Musil, of course, wrote about an Ocean (the “low” was an “Atlantic low”) not a sea. Yet, historicizing the role of oceans did not, of course, begin with him. Adam Smith, famously, in the Wealth of Nations, identified ocean-crossing as the greatest event in human history since the establishment of the Roman empire (the Spanish Golden Age poet Góngora had gone further: the greatest thing since the advent of Jesus Christ himself). 2
Ocean-thinking gets sophisticated during the era of European expansion and was theorized then for its importance. But thinking about the oceans goes back to the first encounters with it. Pytheas of Massilia had written about oceans in the fourth-century BCE and had sailed the North Atlantic to Iceland, at least according to Barry Cunliffe. And Cunliffe himself has argued for the importance of the oceans surrounding Europe at least as early as the Mesolithic (7000 BCE) where they provided both enormous protein stores and, imaginatively, as lures to go beyond, plus ultra. 3 Baudelaire, more than two centuries after Bacon saw going beyond as our destiny, and more than five after Dante saw in it our glory, saw the black canker of disappointment in the mismatch between our hopes and our reality, as mirrored in the ocean. Freud’s “oceanic feeling” turned Baudelaire’s open wound into a feeling rather of vague helplessness. 4
As much as the fifteenth century, the twentieth was a century of oceans. The two “world wars” made the realities of the Atlantic and the Pacific central to the destinies of the world, and in the Cold War that followed the United States projected its power via battle fleets (2nd in the Atlantic, 3rd in the eastern Pacific, and 7th in the southwestern Pacific). Valuable international commodities, such as petroleum, in turn cut superhighways across the oceans.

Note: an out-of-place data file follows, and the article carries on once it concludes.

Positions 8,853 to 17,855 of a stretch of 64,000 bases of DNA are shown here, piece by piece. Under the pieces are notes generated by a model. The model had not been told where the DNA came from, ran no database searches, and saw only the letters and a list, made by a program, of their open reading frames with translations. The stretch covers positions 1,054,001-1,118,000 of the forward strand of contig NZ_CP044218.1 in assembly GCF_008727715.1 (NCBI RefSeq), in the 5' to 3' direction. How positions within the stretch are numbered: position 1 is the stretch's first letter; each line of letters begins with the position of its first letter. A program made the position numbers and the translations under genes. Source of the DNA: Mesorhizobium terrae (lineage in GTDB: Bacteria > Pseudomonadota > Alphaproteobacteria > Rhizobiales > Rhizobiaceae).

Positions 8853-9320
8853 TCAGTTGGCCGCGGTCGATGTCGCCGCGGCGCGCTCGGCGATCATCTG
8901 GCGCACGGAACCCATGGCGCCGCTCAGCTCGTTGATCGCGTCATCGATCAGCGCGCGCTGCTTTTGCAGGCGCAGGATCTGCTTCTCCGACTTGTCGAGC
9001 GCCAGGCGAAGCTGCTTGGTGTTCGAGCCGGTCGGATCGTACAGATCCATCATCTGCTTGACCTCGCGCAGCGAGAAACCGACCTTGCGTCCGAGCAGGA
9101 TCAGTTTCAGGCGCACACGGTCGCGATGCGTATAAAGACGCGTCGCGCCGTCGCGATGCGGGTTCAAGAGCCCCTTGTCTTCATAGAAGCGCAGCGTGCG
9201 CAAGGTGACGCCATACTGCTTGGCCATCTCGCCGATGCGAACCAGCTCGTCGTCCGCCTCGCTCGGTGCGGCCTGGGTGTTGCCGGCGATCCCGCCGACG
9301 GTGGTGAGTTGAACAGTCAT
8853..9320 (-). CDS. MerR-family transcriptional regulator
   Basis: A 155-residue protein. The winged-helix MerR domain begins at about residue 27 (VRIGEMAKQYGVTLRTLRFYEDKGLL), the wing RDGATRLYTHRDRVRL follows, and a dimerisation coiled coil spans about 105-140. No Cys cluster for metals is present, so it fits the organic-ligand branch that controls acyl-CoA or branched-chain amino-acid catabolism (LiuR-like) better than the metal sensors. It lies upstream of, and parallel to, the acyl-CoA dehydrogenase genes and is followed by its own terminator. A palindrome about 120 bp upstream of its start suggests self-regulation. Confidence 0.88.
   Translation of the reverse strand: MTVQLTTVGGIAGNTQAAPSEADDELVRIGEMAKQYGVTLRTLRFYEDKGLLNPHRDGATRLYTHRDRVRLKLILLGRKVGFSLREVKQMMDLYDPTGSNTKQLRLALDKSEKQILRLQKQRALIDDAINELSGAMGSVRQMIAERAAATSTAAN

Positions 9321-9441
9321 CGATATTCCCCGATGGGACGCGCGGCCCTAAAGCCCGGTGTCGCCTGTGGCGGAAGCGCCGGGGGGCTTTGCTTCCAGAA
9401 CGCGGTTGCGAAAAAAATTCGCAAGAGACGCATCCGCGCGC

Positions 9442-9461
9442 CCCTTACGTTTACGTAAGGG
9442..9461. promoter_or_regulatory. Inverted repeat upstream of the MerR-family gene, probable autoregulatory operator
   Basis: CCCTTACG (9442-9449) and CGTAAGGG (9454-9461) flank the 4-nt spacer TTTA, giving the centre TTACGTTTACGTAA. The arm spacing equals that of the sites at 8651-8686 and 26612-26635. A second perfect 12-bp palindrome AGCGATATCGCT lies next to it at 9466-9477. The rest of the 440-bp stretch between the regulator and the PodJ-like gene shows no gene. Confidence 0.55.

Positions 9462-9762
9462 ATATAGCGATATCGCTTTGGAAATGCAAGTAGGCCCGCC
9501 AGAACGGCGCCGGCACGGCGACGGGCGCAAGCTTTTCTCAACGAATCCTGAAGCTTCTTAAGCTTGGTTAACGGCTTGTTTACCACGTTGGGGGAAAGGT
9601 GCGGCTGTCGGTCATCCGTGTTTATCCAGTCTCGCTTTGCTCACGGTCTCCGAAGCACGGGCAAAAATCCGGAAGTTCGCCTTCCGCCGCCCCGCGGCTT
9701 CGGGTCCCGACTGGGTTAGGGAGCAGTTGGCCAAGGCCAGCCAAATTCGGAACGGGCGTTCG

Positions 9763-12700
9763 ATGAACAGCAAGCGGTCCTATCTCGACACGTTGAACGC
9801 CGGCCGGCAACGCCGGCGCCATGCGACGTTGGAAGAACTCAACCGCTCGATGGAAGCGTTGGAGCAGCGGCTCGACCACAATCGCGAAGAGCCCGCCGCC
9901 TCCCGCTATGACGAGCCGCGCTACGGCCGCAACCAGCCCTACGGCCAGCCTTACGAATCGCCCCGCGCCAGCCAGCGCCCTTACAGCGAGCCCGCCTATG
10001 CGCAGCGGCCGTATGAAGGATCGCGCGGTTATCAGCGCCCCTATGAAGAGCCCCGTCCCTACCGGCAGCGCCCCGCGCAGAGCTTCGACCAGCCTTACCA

And though the rise of the British Empire created its school of “blue-water historians”, the Ocean itself was always the passive actor in this story: adversity to be conquered, or passive space to be tamed and traversed. It was only in the second half of the twentieth century that the Atlantic on which hinged the “West”—defined by the “North Atlantic Treaty” (1949) and NATO–became a subject for study in a way that oceans never had been before. Bernard Bailyn in the United States, and Pierre Chaunu in France, each saw in the early modern Atlantic the beginning of the modern histories of Europe and the Americas. Before long, and continuing with accelerated rhythm up to our own day and the late work of Bailyn and J.H. Elliott, Atlantic History has become one of the key ways in which early modern history has been articulated, with implications for scholarship, teaching, and professional advancement. The birth and flourishing of Atlantic History may well come to be viewed as one of the great historiographical creations of the twentieth century.
[Continued in book.]
- Robert Musil, The Man Without Qualities, tr. Eithne Wilkisn and Ernst Kaiser 3 vols (London, 1979 ), vol 1, 1. ↩
- Smith, An Inquiry into the Nature and Causes of the Wealth of Nations, ed. R.H. Campbell and A.S. Skinner (Indianapolis, 1981 [Oxford UP, 1976]), IV.vii.c.80, 626. ↩
- Barry Cunliffe, Facing the Oceans: the Atlantic and its Peoples, 8000 BC-AD 1500 (Oxford, 2001), and Europe between the Ocean: Themes and Variaitons, 9000 BC to AD 1000 (New Haven and London, 2008). ↩
- Baudelaire, “L’homme et la mer” begins: “Homme libre, toujours tu chériras la mer!/ La mer est ton miroir; tu contemples ton âme/ Dans le déroulement infini de sa lame,/ Et ton esprit n’est pas un gouffre moins amer.” Charles Baudelaire, Les Fleurs du mal (Boston, 1982), 200. ↩